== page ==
Daily Kos has another tactic: the recipe. When a troll attempts to start a conversation at that site, loyalists post recipes instead of engaging them. With so many trolls, the recipes have proliferated -- enough so that Daily Kos compiled a 144-page "Trollhouse Cookbook," including crab bisque inspired by President Bush's second inauguration and "Liberal Elite Cranberry Glazed Brie."

While that approach seems comical, the problem is real. Michael Lazzaro, a Daily Kos contributing editor who goes by "Hunter," says about 10 people are banned each week, but many return by setting up new accounts. One person, easily identified by his writing, has opened more than 100 accounts since 2005, he says. "He basically comments for awhile really nicely and then out of the blue he'll start ranting about women or Jews or something like that," Mr. Lazzaro says.

The Clinton campaign simply yanks the posts of Mr. O'Neill and others. "We have very clear-cut terms of service that we ask people to read before posting to the site," says Peter Daou, the Clinton campaign's Internet director. The terms of service prohibit content that is "harmful" or "defamatory," among other things, and lets the campaign delete comments for any reason. Mr. Daou declined to comment on Mr. O'Neill's posts or the extent of the abuse at the site.

This guy Brian O'Neill cracks me up! I love the part where it says:

While many of the students browse the social-networking site MySpace, Mr. O'Neill gets right to work posting an unfavorable article from the online Drudge Report to a bulletin board on Mrs. Clinton's site.

As readers of American Power know, I'm a regular commenter at opposition blogs. I used to comment at the nasty old Fire Dog Lake, but Hamsher's henchmen switched to a new blogging platform which requires site registration, blocking trolls on the front end. (Daily Kos requires registration, and if they didn't I'd be trolling up a storm over at that place!)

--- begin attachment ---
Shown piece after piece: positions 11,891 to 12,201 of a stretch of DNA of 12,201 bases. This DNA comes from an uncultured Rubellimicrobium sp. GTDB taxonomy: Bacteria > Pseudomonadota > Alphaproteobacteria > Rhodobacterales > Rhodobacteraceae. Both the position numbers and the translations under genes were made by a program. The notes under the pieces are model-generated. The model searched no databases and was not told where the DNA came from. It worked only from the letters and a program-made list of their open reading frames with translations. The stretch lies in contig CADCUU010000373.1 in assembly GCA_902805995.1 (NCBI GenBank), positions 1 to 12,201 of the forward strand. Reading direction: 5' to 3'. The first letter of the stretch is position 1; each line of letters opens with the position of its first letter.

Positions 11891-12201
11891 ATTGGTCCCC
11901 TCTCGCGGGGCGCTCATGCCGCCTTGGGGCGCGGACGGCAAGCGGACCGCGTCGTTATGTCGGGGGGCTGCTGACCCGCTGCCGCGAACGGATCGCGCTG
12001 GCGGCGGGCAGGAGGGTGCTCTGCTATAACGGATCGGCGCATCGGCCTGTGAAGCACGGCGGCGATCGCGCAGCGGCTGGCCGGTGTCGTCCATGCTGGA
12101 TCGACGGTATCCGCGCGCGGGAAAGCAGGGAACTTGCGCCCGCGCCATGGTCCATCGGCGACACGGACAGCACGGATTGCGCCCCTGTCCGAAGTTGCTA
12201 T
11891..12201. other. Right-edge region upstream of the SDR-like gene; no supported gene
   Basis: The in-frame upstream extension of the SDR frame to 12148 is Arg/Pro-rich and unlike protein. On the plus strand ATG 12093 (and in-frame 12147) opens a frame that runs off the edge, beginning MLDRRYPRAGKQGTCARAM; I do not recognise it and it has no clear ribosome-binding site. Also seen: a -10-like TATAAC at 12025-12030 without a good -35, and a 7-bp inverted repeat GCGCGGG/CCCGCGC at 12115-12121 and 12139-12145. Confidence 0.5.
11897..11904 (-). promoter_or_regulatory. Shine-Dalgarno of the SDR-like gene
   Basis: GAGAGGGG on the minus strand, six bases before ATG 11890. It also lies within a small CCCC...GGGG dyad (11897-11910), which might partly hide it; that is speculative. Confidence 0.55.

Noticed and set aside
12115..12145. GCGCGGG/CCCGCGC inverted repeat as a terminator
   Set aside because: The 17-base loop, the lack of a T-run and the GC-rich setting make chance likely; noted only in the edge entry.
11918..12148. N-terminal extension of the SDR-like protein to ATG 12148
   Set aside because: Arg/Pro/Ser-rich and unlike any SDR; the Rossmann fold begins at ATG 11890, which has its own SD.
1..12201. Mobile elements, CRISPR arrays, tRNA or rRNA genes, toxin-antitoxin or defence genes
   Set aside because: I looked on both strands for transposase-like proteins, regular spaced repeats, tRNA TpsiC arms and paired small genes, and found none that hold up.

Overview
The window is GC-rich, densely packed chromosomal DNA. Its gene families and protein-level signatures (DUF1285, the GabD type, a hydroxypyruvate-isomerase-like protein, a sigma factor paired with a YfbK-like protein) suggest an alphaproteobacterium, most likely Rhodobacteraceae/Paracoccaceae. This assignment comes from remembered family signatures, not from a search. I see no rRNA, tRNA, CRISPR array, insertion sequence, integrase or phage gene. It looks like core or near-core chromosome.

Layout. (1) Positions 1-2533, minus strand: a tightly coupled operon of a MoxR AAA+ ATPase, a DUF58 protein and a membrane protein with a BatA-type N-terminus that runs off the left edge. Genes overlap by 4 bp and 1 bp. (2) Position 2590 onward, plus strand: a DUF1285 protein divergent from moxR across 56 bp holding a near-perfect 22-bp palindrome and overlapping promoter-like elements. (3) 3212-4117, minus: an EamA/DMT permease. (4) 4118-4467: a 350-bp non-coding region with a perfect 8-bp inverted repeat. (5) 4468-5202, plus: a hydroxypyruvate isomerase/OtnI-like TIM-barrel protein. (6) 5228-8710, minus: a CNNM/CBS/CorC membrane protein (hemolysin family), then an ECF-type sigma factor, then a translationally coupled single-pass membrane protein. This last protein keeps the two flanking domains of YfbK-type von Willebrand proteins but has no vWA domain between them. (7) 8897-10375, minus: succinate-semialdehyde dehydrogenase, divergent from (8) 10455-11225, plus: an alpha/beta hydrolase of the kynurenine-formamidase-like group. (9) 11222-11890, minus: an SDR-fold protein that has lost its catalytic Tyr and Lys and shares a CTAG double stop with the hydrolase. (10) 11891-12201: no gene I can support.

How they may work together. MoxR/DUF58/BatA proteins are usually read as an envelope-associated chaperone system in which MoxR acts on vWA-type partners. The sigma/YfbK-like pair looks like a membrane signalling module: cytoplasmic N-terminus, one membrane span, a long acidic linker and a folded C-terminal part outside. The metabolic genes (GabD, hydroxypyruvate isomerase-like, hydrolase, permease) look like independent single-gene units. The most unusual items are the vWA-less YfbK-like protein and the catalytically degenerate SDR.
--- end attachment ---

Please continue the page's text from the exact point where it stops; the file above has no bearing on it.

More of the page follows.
I've certainly had my own experience with trolls. The nastiest by far are the Paulites, who're know to perform blog searches for Ron Paul blog posts before descending in for the kill!

What's a blogger to do?

Little Green Footballs tried out a new system recently that deletes troll posts on the reader's side, but leaves the comments available to the poster, so they think their comments are being read. That's giddily diabolical, or at least the LGF guys think so:

As we noted earlier today, the San Francisco Chronicle is using a sneaky trick in their commenting software; if you post a comment at the web site, and the administrators delete it, you will not know it’s been deleted—because it still shows up when you look at the page, as long as you’re signed in to your SFGate account.

In other words, your comment is not read by anyone else. To you, it appears as if your comment is posted and visible. But everyone else sees a message like, “This comment has been deleted”....

It’s a diabolically clever bit of social software engineering.
I'm not in the big leagues with the like of FDL or LGF, but I can see the need to bleed these trollers dry! The posse from Lawyers, Guns and Money certainly proved the point!